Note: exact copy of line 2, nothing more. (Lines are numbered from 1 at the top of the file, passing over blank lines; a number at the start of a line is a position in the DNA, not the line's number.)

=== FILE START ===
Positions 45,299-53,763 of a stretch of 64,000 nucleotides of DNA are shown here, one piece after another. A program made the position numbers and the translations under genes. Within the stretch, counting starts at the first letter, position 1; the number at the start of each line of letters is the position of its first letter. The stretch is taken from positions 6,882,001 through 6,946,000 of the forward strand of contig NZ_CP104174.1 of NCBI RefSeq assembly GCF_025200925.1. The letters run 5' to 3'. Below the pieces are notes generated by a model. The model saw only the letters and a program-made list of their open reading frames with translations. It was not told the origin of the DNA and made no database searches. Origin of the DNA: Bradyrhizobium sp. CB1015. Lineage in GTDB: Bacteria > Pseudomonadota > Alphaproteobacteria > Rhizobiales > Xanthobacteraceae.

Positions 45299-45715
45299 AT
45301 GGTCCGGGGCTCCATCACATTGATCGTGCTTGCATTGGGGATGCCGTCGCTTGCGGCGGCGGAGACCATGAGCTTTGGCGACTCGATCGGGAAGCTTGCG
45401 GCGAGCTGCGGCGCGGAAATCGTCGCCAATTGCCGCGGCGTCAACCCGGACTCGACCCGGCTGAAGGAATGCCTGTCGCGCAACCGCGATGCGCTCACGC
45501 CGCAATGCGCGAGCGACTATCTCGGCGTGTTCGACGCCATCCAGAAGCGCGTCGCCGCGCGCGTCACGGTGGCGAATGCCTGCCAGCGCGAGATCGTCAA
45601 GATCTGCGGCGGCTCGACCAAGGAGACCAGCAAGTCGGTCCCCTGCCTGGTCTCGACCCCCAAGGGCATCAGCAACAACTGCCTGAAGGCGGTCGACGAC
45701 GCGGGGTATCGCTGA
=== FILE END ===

Positions 45299-45715